The Evolution of Education
The evolution of education is a complex process. It began with early cultures that extended their knowledge beyond simple skills. Eventually, formal education followed. Today, formal education includes all aspects of learning, including the arts, sciences, and humanities. As more people became educated, more diverse groups of people took advantage of these opportunities. But, how should we define education? And how can we make the process more equitable? Let’s look at some of the most important components of education.
Less privileged children are encouraged to eliminate themselves from the system
A recent article in the Journal of Policy Analysis and Management describes how the education system is promoting white students to consider their privilege and establishing affinity groups based on race. Moore County, N.C. school board members resisted state curriculum standards, which require history lessons to include perspectives from marginalized groups. Loudoun County, Va., pursued equity initiatives, but conservative media criticized the district for forcing racial education into students too early.
Unschooling is a form of education
While unschooling may seem like a radical departure from the conventional educational model, there are plenty of benefits to unschooling. This open-ended approach to learning emphasizes natural life experience and learning as a process of discovery. Unschoolers learn through the experience of everything. For parents, this means allowing their children to sleep in and read whatever they like, to explore nature, and to learn math without traditional textbooks or curriculum.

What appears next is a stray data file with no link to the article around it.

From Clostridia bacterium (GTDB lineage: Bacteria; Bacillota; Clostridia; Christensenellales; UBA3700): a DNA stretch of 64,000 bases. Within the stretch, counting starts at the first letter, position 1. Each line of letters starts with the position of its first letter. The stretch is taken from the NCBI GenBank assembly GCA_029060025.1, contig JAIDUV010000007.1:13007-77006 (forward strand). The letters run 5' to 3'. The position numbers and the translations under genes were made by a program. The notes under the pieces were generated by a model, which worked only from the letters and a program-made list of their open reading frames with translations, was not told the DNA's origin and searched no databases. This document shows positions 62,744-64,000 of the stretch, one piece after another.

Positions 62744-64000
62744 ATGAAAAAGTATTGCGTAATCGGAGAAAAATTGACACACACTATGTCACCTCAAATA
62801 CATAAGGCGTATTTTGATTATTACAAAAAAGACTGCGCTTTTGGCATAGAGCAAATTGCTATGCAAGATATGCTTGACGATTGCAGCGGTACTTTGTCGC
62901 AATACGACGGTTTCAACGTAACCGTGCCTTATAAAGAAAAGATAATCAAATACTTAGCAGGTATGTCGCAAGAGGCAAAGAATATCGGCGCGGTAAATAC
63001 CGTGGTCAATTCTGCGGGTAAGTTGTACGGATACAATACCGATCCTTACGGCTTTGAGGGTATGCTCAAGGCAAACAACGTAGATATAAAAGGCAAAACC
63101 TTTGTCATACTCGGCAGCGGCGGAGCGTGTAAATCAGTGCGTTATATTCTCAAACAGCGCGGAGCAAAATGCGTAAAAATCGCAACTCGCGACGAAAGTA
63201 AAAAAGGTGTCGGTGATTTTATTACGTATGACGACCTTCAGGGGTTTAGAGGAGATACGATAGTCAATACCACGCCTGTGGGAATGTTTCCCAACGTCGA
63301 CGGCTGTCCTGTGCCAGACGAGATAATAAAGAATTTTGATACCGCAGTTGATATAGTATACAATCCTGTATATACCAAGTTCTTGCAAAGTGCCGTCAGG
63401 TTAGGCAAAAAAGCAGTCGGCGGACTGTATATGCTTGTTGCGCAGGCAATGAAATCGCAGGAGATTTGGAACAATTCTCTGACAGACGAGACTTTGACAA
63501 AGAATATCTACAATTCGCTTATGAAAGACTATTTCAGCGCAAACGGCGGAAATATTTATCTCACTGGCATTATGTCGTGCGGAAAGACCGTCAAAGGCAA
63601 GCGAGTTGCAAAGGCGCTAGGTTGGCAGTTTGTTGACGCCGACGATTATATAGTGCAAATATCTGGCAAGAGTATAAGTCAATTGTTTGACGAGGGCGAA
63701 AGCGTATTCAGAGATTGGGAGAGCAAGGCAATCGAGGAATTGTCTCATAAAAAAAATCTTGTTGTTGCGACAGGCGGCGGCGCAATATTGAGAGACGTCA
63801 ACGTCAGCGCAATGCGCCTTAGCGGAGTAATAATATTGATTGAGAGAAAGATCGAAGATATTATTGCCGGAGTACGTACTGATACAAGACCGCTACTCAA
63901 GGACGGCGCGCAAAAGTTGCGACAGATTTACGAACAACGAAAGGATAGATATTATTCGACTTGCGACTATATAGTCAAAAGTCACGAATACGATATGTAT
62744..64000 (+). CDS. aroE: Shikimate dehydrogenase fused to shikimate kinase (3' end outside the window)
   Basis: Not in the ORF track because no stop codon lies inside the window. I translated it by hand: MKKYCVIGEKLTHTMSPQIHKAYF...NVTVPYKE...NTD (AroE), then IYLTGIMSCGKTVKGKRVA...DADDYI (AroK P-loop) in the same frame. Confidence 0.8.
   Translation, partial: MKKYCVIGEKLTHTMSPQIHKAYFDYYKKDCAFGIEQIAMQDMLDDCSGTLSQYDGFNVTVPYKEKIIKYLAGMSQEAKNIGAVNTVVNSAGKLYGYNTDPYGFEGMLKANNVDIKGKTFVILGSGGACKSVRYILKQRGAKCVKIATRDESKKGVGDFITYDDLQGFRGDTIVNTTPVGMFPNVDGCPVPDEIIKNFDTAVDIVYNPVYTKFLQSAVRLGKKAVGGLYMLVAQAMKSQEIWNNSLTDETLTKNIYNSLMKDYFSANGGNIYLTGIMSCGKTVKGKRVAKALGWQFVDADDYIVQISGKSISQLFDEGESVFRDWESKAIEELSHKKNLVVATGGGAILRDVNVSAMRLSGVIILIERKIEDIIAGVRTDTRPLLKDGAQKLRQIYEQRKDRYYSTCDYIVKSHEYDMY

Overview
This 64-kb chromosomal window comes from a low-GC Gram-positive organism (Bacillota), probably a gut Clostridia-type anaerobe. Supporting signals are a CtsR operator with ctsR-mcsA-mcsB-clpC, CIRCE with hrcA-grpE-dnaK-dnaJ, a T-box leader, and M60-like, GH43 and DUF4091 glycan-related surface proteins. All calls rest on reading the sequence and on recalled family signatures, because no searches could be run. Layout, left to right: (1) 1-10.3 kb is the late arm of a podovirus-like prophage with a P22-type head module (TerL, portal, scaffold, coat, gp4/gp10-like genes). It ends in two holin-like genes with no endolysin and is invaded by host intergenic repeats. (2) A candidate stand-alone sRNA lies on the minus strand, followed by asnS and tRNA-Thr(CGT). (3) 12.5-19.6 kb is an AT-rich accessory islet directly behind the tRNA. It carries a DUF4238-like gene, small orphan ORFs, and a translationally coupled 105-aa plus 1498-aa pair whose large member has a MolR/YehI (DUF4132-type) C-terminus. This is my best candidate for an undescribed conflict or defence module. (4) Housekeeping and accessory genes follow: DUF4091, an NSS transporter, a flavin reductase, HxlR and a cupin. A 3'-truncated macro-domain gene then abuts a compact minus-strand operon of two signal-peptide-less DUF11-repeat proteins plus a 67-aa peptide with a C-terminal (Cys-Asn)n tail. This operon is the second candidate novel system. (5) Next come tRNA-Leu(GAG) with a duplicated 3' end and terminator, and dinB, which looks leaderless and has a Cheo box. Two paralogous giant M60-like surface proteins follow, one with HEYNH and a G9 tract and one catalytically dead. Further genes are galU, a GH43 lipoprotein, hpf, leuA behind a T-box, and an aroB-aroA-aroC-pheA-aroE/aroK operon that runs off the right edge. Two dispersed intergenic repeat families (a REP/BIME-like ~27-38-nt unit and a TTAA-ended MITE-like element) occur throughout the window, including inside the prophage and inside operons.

It can help a parent see their child’s potential and let them explore their own interests, instead of imposing on them predetermined learning goals. Parents who unschool are more aware of their child’s abilities and don’t resort to punishment. Children who have unschooled parents are in charge of their lives and don’t feel pressured to reach grade level goals. Their choices determine what they eat, what they wear, and when they sleep.
It can help you work through an argument
There are three common structures for arguments. These are the classical, Toulmin, and Rogerian. By practicing these models, students can better understand the structure of an argument and create counterarguments. Visualization exercises can also help students develop a compromise position and come up with counterarguments to a main claim. These exercises can help students understand the arguments behind a specific point of view and improve their persuasive skills.
Different arguments take on different structures and genres. Fortunately, many of these techniques transfer to any context. By exposing students to different types of arguments, they can identify which structure fits their situation best. They can then sketch out the main elements of classical, Toulmin, or Rogerian arguments and make a case for their choice. For a more comprehensive approach to arguments, teachers should introduce students to the genres they are reading.